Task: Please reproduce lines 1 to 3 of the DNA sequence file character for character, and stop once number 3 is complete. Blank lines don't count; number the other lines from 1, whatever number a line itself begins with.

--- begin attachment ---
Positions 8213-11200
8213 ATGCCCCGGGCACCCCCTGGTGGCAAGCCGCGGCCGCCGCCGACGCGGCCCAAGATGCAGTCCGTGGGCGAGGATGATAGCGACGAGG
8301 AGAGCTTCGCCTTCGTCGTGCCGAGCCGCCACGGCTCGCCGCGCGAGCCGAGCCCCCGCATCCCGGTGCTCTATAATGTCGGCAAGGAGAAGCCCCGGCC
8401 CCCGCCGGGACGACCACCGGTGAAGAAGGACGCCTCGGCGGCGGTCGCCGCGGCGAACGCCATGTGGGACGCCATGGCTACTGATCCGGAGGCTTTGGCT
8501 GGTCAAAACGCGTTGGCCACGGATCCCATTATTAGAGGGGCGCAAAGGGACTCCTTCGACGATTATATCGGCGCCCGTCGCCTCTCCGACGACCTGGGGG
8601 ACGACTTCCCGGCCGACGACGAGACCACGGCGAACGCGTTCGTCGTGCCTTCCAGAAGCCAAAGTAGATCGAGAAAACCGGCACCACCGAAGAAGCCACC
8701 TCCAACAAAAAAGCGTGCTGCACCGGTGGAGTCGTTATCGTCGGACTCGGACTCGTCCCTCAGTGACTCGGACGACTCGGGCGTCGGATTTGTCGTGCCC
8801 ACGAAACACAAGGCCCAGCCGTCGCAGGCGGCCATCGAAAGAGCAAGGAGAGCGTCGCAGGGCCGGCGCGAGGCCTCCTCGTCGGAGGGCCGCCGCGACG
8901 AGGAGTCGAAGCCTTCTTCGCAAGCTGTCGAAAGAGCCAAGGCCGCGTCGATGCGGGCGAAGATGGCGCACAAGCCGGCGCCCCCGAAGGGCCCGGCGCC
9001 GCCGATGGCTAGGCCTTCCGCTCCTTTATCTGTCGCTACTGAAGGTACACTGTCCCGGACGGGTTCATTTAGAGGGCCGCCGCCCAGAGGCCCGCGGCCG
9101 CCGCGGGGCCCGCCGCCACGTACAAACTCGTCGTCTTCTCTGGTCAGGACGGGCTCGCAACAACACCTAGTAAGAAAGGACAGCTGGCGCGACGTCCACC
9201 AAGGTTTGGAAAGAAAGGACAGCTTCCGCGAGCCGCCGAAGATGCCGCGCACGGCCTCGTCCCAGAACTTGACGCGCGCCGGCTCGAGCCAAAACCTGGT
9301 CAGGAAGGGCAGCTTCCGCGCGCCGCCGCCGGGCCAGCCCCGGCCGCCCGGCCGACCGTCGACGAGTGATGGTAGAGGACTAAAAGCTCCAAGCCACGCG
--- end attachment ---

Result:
Positions 8213-11200
8213 ATGCCCCGGGCACCCCCTGGTGGCAAGCCGCGGCCGCCGCCGACGCGGCCCAAGATGCAGTCCGTGGGCGAGGATGATAGCGACGAGG
8301 AGAGCTTCGCCTTCGTCGTGCCGAGCCGCCACGGCTCGCCGCGCGAGCCGAGCCCCCGCATCCCGGTGCTCTATAATGTCGGCAAGGAGAAGCCCCGGCC